Guernica: Coming at it from the perspective of a collector or someone who appreciates art, do you foresee a scenario where people will begin to collect these images or audio samples, and they’ll be decontextualized from the medical field?
Don Ihde: When I give lectures on sonifying science, many times there will be artists in the audience who give me samples of stuff they’ve done. There are annual contests put on by some of the top science magazines for best science images. They range from regular photography to the phenomenon of the microphotography of cells. Twenty-first century imaging is largely using microscopic processes. So, for example, you can trap a single atom or a single proton. Two years ago, one of my colleagues was the fourth member of an atom trapping consortium. Unfortunately, Nobel Prizes can only be split by three, so he was the guy who was left out.
Guernica: You’ve kept all of the images from your own cases. Do you keep them because they’re useful to your work, or do you have an instinct to save them for other reasons?
Don Ihde: I originally kept them because I wanted to use them as examples in what I write. I do, a lot. It’s very interesting because we have no direct experience of our brain. I can’t experience my brain because I’m inside of it. If you’re imaging your brain, you can also find scary things. As one ages, your brain shrinks. And how much it shrinks, and where it shrinks, relates to conditions like Alzheimer’s and dementia.
Guernica: Do you think that having recordings and imagery that help us experience our own brains has a philosophical impact?
Don Ihde: It clearly has. My thesis with Philosophy of Technology: An Introduction is that we make technologies, and, in turn, technologies make us. There is a notion in design of designer intent. Why was the lead pencil invented? Well, the inventor of the lead pencil wanted it to be a marking machine. The dominant function of a pencil is writing, but I remember going to a one-room public school, where one of my bullying friends stabbed me with a lead pencil. I remember reading about a court case where a man tried to stab a judge with a pencil. There are Google pages full of similar instances around the world. It’s obvious that the pencil lends itself to precisely that kind of use. It’s not as lacking in dominance as you might think. I have an article on the fallacy of the designer intent because a lot of designers think they can design uses into technology. You can’t do that. I use the pen, I make the mark, but the pen is also using me. The pen could be said to be allowing these kinds of marks. I can’t do just anything with the pen. That’s particularly true of imaging.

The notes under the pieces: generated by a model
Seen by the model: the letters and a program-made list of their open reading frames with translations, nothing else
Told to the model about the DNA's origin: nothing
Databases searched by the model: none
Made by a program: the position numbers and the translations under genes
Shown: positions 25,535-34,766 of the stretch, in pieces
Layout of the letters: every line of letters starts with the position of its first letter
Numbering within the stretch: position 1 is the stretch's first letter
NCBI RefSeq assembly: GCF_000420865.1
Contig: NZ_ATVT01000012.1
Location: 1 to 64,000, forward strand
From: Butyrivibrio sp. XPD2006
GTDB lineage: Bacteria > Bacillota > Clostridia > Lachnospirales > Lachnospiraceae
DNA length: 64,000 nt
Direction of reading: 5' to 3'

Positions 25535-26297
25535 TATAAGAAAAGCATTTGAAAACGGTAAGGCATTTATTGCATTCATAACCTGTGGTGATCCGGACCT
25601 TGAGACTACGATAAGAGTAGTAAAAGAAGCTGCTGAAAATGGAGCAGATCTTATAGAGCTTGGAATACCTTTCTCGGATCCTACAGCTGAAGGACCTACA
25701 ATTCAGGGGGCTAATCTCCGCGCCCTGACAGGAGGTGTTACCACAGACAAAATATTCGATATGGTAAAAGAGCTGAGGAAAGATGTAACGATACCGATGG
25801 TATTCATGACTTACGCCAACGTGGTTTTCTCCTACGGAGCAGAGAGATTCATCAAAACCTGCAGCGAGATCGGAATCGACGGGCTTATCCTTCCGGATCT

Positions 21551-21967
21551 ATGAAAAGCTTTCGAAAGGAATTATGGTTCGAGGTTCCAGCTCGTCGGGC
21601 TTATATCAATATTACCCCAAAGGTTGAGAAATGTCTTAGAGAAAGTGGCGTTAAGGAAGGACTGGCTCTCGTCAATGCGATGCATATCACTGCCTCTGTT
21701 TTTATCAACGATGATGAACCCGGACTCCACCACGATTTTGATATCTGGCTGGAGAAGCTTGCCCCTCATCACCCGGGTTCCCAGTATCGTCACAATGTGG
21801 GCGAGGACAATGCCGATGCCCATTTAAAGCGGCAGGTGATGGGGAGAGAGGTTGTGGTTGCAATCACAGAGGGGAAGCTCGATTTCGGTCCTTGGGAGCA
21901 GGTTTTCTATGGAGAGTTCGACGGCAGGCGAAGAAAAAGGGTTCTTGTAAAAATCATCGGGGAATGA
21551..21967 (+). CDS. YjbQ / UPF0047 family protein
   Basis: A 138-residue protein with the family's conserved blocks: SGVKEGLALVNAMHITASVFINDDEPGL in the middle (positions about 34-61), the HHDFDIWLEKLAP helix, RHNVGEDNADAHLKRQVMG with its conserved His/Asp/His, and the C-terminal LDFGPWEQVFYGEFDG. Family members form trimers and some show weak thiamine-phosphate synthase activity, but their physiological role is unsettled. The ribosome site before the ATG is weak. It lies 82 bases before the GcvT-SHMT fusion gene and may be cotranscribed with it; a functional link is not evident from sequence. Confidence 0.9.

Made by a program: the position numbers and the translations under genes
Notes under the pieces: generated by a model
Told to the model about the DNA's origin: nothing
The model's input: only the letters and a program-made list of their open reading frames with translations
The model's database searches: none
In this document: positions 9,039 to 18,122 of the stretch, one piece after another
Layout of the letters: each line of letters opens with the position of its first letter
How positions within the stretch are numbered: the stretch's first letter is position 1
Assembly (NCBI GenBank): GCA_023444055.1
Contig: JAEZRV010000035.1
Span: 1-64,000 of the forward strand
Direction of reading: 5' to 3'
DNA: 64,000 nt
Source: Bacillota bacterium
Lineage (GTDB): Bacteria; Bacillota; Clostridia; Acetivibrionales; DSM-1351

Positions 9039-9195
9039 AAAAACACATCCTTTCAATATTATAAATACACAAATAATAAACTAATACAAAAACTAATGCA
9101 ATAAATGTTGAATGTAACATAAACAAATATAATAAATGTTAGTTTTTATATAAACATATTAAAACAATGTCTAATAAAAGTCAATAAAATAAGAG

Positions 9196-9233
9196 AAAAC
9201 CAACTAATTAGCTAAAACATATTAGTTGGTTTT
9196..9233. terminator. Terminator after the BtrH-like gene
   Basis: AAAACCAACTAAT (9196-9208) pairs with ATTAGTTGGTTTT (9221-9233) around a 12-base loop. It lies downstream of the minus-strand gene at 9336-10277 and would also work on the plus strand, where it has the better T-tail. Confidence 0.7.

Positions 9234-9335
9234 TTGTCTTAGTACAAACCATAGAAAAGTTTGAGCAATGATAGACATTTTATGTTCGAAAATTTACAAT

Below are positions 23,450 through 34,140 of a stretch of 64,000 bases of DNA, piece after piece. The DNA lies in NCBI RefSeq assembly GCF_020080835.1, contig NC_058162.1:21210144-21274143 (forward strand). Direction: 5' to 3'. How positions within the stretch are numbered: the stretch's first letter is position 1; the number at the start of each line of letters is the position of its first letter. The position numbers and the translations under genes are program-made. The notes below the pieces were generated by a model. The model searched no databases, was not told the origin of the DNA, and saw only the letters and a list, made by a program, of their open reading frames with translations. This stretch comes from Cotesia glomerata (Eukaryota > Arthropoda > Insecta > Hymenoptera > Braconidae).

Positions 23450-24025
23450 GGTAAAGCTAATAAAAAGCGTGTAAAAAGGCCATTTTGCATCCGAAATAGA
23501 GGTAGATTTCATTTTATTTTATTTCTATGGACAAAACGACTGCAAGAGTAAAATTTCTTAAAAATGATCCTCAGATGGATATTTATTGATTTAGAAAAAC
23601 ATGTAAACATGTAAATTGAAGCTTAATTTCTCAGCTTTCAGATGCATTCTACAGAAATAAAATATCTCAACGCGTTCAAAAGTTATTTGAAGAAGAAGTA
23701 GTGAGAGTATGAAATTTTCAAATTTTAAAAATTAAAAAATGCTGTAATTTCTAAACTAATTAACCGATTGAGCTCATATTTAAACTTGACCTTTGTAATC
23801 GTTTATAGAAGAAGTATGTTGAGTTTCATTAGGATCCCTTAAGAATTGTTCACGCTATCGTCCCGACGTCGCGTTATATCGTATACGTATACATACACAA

Guernica: Instruments play a big role in this.
Don Ihde: The interrelationship is true from the simplest to the most complex. It doesn’t make any difference whether it’s art or science.
Guernica: There were artists who, even before computers, were creating their own coding systems to create analog works based on some ratio, or what we would call a program if it was in a machine. Computer art is really not that new–whether it was the Fibonacci sequence, or whatever other system.
Don Ihde: In the early 2000s, David Hockney produced a book with Charles Falco called Secret Knowledge. It’s about his discovery that many Renaissance painters used a camera obscura to construct paintings. Many in the art history community were outraged by this because they thought it cheapened the art. I happen to be a big Vermeer fan. There can be little doubt that he used a camera obscura. He’s only got something like thirty-nine paintings, and many of them show exactly the same room.
Guernica: So that’s why it was so funny to you, the uproar about the camera obscura.
Don Ihde: I never went into aesthetics. Aesthetics is what philosophers have to say about art, and a lot of them take an analytics position and raise the question, “What is an art object?” As soon as you fall into that trap, an artist is going to come along and say, “That isn’t art—it’s something else.” That’s a hopeless gig.
Guernica: But what about defining beauty? Is it harder to rewrite a definition of beauty?
Don Ihde: I don’t like definitions at all.
Guernica: So you couldn’t be a lawyer.
Don Ihde: Definitions get you into that time trap, and I’m very much more process-focused. Take Lucy, for example. Lucy is famous largely because she has almost a total skeleton. The more sophisticated we get with instruments, the more we can find out. Through CT scans of her skeleton, they now think she died falling out of a tree because of the way her bones are broken. If nineteenth and twentieth century technologies can retroactively transform our bodiment, what then do the technologies we now use do?